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Leopard Leak

October 6th, 2006

Maybe he wasn’t supposed to do this, but one Apple developer wrote an article on his blog about new features in Safari 3.0 that have not been released publicly yet. Apparently the information is valid; some say they heard about these features soon after developers received their copies of Leopard. However, this is the first time the features have been released in so much detail, so openly. The guy’s web site is now giving a “Forbidden” error message, but a mirror of the post is still available at the time of this writing. The site is probably down because of the Slashdot Effect, though one could easily imagine more sinister reasons having to do with Apple legal.

The features the author points out are very cool, though it should be pointed out that they are not necessarily unique. Other browsers have them–but usually as plug-ins or extensions, sometimes even requiring payment to activate. To have them come standard in a browser is very nice indeed.

S3Find1One of the features the blog covers was made public some time ago, though not thoroughly demonstrated: a new Find feature. People have compared it to Firefox’s Find, but I like Safari’s implementation a lot better. In fact, I have always been annoyed by the Firefox implementation. I don’t want to have to focus on the bottom of the page, and I’ve never liked the annoying sound it makes when the term I’m typing suddenly doesn’t match anything on the page (I hope Apple doesn’t copy that part). I am still partial to the floating find box, but I’ll take Apple’s top-of-the-page placement over Firefox’s bottom; it simply makes better design sense, being more consistent with usual find actions.

S3Find2But Safari does one better: it highlights all instances of the term simultaneously. When you type something in the find box, the search bar immediately shows you how many times the term appears on the page, while it highlights the first instance in the page. Hit the Return (Enter) key, and the page goes dim with all instances of the search term remaining bright. You can then roll through all the instances, making the one you focus on bright orange (in line with Leopard’s new style). You ask me, I think that’s a better way to run the show–though they could tone down the orange box a little bit.

But the features that I’m really looking forward to are the other two. First, the lesser one: resizable text boxes. This addresses a particular pet peeve of mine. I hate it when I go to a web site where they ask me to type something in a box, and they made the box so tiny that it’s virtually impossible to write comfortable. Reviewing what you typed is extremely uncomfortable. I have often figured that some web sites do this intentionally–for example, business sites where they want to force you to keep your message short so they won’t be so troubled by your complaints or what not. But this is also a common failing in blog comment areas.

The new feature in Safari allows you to resize the text box to whatever feels comfortable to you. Each box will sport a resize handle in the lower right corner; just click and drag, and you have the size you want. I would love to have that feature. Interestingly, some web page designers hate it; apparently, they want to dictate such things to you, and if the reader changes that aspect, the designers feel that the reader is “breaking” the page. I say, nonsense. The web is supposed to be democratic, even anarchistic, not totalitarian. I would actually like to see this philosophy extended to all aspects of the web site. Often the sites break on their own, because everyone seems to design for IE; if you don’t use IE, you know what I’m talking about, with page elements sometimes drifting over others, blocking stuff and generally looking bad and being inconvenient. The ability to simply grab the page element and place it where I like would be fantastic. The ability to select an ad and delete it would be heaven. But for now, I’ll settle for the resizable text box.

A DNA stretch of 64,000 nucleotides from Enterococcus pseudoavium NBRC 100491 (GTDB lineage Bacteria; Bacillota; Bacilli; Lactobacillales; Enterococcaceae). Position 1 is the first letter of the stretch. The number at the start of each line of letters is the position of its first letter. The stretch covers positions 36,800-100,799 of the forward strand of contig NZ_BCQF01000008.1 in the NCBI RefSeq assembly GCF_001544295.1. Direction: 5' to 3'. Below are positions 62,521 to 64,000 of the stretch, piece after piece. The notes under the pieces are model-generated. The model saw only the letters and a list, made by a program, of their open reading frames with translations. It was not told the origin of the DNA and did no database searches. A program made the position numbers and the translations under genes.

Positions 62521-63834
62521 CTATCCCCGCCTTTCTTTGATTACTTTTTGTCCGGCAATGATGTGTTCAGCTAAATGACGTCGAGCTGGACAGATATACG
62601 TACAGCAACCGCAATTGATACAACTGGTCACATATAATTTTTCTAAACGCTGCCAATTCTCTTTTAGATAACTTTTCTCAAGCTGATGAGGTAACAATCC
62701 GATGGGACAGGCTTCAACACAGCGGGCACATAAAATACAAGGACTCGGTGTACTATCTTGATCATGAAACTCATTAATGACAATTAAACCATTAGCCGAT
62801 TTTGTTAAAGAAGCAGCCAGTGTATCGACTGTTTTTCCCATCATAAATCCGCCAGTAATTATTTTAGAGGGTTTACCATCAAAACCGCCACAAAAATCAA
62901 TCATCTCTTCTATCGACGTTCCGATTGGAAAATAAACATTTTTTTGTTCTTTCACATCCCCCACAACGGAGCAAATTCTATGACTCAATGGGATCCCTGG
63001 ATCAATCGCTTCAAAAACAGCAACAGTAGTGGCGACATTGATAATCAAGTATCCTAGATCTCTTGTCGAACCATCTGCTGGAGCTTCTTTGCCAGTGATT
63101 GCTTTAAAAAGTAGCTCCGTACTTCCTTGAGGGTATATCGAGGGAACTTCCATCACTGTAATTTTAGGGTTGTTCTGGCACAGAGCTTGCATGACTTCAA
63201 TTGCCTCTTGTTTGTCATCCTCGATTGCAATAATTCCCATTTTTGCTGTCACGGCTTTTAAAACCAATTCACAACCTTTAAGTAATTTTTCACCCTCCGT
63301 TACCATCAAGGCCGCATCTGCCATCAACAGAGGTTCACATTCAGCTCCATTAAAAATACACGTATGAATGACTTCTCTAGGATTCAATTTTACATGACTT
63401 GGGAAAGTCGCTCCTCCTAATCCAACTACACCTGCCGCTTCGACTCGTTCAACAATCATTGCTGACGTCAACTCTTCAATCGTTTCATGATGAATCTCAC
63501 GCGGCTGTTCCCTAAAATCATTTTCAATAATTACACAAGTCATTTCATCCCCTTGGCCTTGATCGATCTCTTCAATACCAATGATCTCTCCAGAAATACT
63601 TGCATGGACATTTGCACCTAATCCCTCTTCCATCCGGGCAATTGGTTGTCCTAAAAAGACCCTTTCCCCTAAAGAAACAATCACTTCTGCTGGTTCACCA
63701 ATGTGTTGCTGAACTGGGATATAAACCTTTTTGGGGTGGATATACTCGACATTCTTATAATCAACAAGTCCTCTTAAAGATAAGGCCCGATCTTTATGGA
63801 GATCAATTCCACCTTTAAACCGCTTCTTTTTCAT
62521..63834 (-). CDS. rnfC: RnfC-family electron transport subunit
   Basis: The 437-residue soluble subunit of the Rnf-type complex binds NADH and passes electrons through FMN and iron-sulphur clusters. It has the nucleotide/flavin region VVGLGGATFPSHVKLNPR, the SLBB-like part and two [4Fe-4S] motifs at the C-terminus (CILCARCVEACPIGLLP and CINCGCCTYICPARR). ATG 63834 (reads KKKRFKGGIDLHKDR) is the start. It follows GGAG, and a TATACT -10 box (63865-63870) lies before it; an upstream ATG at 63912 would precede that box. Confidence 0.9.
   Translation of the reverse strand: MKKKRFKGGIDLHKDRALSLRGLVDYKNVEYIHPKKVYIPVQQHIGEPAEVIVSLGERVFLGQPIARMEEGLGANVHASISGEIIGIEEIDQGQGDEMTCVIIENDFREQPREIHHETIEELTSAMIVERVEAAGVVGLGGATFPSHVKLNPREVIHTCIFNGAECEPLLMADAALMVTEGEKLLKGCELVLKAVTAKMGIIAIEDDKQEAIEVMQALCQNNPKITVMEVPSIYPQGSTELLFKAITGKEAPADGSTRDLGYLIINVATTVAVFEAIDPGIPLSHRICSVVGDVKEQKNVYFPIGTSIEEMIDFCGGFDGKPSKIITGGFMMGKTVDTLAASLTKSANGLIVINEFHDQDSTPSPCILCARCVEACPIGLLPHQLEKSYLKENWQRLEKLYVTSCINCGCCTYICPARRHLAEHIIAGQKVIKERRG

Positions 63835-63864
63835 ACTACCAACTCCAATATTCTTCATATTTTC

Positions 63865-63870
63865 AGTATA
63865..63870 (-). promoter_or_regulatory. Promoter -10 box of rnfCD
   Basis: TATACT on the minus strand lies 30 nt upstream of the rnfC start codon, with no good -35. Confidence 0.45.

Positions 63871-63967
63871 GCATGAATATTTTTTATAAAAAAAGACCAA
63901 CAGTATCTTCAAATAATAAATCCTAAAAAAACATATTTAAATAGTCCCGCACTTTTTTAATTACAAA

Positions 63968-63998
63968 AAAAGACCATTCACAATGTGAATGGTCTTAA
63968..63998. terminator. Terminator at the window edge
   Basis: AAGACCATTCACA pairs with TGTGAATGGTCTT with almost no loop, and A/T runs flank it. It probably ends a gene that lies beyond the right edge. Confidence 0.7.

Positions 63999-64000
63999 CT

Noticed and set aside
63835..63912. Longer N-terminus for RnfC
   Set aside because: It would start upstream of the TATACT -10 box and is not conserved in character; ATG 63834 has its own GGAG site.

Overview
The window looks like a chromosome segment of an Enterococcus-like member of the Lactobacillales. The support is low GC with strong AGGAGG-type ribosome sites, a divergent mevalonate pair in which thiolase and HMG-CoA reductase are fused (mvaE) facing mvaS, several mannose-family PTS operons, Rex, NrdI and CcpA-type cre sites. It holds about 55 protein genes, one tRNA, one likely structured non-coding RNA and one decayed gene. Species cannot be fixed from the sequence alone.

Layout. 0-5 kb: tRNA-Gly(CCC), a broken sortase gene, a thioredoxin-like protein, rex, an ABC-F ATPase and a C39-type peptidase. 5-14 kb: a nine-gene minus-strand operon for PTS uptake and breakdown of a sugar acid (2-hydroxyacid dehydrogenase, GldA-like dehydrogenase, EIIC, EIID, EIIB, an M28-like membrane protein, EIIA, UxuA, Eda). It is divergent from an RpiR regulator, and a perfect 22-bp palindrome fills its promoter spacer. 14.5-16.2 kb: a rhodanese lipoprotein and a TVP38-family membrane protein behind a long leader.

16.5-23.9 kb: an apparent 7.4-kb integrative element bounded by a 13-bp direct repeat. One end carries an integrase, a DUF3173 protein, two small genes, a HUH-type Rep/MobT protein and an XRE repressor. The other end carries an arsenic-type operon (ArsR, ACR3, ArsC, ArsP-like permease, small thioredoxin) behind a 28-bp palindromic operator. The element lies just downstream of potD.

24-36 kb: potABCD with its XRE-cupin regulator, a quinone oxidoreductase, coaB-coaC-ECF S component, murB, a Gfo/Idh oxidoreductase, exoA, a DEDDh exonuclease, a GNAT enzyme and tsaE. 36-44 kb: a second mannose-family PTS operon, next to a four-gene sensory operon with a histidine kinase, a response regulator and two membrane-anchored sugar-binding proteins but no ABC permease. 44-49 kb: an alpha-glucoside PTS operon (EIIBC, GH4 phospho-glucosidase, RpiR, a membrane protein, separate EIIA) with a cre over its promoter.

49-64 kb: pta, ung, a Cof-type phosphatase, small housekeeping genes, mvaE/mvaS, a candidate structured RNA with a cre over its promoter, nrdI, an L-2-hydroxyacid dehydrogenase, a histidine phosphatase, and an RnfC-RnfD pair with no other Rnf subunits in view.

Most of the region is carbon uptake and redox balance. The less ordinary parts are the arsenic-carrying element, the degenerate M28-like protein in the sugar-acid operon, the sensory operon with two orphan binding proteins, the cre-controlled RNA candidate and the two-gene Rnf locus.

S3Tabs1The last feature is the one I’ve been waiting for, though. I’ve seen it available before, but only as a paid software upgrade; if a free version exists, let me know. This is what the blogger called “Tabs on Steroids.” The image at right doesn’t really show the feature well, partly because of the low quality of the streamed movie, but also because the feature doesn’t “photograph” well. What the image shows is the ability to re-order tabs. If you have many tabs open and you’d like to rearrange them, move a few to the left, some to the right, this lets you do it.

S3Tabs2But again, Safari goes one better: you can drag a tab fully off the window. You can then either let it go independently, where it will form a new window with the tabbed URL, or you can drag the tab to another existing window and add it to the tabs there. Safari also allows you to combine all tabs in all windows into one window, consolidating all of your pages in one place.

Like with the resizable text box, this follows the paradigm of allowing a flexible web experience, letting the user dictate what happens rather then letting the application or the web page decide. One other new pet peeve I wish they’d implement along these lines: a working version of setting a default text size, one that overrides CSS settings. I don’t know why they don’t have this–but hey, maybe Safari 3 does. Right now, I find myself sitting in front of my 24-inch iMac, constantly hitting Command-plus two, three, or even four times every time I load a page. Strangely, that command overrides CSS text sizes, but not the default font size preference.

I’m sure there’s more to Safari 3 than this, but what I see, I like. I very much look forward to January, when we will probably get the rest of the scoop on what Leopard overall will bring.

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